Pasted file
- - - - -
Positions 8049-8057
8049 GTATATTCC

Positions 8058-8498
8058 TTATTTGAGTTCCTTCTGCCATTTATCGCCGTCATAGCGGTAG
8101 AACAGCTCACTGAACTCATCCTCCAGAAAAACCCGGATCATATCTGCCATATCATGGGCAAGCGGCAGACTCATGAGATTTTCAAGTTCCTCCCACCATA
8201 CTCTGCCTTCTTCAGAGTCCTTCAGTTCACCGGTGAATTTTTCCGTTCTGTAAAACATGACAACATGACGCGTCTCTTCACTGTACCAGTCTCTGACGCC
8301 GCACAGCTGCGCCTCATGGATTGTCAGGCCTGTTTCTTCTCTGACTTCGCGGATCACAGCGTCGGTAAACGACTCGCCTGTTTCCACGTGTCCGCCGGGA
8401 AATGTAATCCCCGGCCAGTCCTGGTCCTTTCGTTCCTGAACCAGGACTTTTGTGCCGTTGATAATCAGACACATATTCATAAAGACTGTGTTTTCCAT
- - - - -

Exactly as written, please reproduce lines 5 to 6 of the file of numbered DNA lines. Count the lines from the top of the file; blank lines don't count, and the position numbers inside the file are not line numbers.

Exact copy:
8101 AACAGCTCACTGAACTCATCCTCCAGAAAAACCCGGATCATATCTGCCATATCATGGGCAAGCGGCAGACTCATGAGATTTTCAAGTTCCTCCCACCATA
8201 CTCTGCCTTCTTCAGAGTCCTTCAGTTCACCGGTGAATTTTTCCGTTCTGTAAAACATGACAACATGACGCGTCTCTTCACTGTACCAGTCTCTGACGCC